In just over a month, a Utah FBI task force dedicated to stopping child exploitation arrested 30 men now charged with trying to entice minors for sex online.

Law enforcement officials released the names of those 30 alleged offenders Tuesday to give the public a “snapshot” of the prevalence of these crimes. They said that while they will continue work to arrest and convict child predators, they need help.

“I want every parent and guardian to know what their children and their teenagers, to know what websites they’re on and what they’re doing on the internet, to know who they’re talking about, to know who they’re talking to, where they’re going and who they’re going to meet up with,” Salt Lake City Police Chief Mike Brown said.

“Look,” he added, “it’s not a crime to be a nosy parent.”

And doing so could prevent children from being raped, kidnapped or murdered, Salt Lake County District Attorney Sim Gill said at the news conference.

Utah’s FBI child exploitation task force was formed in June 2016 and includes law enforcement from across the state. FBI Special Agent in Charge Paul Haertel said the task force hadn’t noticed an uptick in these types of crimes, but rather wanted Utahns to know that the activity had been at these levels as long as children have had regular access to the web.

Gill said the case information released Tuesday is just a portion of the 110 cases his office has looked over since he joined the operation — called Operation Chat — less than a year ago.

While law enforcement officials said the details of their methods for conducting the operation were “secret,” a Salt Lake Tribune review of the cases shows that police would find alleged predators by posing as teenagers in online dating applications or social media sites.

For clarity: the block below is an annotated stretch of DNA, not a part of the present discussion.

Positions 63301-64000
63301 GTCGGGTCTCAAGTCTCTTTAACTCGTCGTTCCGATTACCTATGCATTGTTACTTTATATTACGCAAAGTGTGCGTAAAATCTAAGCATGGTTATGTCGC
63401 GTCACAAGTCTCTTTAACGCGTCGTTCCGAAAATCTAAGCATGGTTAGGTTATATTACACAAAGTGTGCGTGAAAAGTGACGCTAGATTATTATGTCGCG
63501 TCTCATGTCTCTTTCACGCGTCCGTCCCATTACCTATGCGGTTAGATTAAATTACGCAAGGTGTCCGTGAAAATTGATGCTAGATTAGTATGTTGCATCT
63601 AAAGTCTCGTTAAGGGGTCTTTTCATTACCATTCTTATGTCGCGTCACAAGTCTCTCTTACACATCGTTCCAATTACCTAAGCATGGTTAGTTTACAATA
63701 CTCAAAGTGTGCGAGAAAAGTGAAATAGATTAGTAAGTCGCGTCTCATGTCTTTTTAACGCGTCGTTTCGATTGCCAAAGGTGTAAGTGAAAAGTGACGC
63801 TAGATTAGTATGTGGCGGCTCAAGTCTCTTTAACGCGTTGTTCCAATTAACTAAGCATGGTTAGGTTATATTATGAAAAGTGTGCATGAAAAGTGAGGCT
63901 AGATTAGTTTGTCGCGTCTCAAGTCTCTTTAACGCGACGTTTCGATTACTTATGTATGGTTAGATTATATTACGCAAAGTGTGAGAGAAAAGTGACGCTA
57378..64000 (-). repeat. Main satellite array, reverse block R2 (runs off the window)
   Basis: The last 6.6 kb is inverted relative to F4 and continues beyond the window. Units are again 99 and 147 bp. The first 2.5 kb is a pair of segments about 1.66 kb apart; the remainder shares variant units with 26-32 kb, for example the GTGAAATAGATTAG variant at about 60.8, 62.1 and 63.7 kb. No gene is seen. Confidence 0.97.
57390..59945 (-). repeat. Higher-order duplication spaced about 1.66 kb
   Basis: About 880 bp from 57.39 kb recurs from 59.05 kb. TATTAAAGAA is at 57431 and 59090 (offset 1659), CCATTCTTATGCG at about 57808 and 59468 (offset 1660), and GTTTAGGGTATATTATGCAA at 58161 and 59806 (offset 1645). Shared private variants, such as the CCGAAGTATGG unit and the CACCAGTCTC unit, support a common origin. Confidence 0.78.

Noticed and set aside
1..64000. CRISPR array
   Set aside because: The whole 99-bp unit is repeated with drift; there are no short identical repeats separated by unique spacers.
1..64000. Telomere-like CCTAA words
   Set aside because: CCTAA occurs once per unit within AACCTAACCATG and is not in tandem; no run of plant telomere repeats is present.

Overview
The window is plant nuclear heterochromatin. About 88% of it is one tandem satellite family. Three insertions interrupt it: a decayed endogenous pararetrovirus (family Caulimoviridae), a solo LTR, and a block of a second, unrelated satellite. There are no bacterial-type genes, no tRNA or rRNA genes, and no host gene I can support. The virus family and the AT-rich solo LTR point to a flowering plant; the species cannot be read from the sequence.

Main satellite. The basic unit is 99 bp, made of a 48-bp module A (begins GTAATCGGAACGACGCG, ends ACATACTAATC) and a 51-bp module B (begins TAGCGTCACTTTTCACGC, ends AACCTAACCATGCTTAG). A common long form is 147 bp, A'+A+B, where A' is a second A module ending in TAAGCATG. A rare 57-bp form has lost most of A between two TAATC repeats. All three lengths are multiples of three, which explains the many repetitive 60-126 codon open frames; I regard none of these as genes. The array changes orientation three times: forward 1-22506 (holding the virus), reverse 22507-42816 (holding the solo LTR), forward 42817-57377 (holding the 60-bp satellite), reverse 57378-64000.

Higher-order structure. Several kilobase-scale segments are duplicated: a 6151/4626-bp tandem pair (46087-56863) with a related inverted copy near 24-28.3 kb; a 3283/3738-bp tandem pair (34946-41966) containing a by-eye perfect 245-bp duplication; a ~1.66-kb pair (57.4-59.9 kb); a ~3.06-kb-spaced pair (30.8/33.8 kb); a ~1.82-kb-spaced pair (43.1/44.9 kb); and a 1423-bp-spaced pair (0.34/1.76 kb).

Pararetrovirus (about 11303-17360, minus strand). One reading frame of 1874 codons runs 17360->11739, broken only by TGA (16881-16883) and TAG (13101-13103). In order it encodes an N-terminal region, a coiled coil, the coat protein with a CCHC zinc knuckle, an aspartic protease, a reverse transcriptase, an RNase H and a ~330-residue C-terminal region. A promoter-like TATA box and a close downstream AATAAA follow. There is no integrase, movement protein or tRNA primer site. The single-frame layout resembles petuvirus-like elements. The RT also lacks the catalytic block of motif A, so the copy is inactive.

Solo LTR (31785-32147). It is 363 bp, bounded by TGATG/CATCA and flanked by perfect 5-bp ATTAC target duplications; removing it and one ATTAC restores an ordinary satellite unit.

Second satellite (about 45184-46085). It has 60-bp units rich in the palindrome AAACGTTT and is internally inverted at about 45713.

Charging documents show that, typically, the accused would contact a person they believed to be a boy or girl, chat, perhaps send sexually explicit pictures, discuss meeting up for sex and be arrested when they arrived at the designated meeting place.

Former Evergreen Junior High teacher Jeffery Luke Zawalski, 38, was named on the list of alleged offenders.

Zawalski has been charged with five counts of forcible sodomy, a first-degree felony; criminal solicitation, also a first-degree felony; eight counts of sexual exploitation of a minor, all second-degree felonies; and two counts of dealing in materials harmful to minors, third-degree felonies.

His was the only case with allegations that a child was abused; in the other cases, police posed as children (or in one case, the relative of a child) to lure alleged predators.

In another case, prosecutors charged Michael Roy Banks, 32, with an alleged past rape after police arrested him in the sting.

According to charging documents, after he’d shown up to allegedly have sex with a 13-year-old girl and was arrested, police found conversations between Banks and a teenage girl on his phone. These conversations indicated he had paid her for sexual contact. Police got a search warrant to look further and found more conversations and nude photos of the girl.

When police interviewed her, she said she met Banks on a dating site and said they’d engaged in sex acts at his home.

He has been charged with first-degree felony rape and second-degree felony counts of enticing a minor, sexual exploitation of a minor and attempted sexual exploitation of a minor.

Anyone with information on alleged child predators can contact the Salt Lake City FBI at 801-579-1400. Tips can also be submitted online at tips.fbi.gov.

Law enforcement urged adults to visit missingkids.com for more information on risk factors and how kids can be exploited online, as well as support services for victims.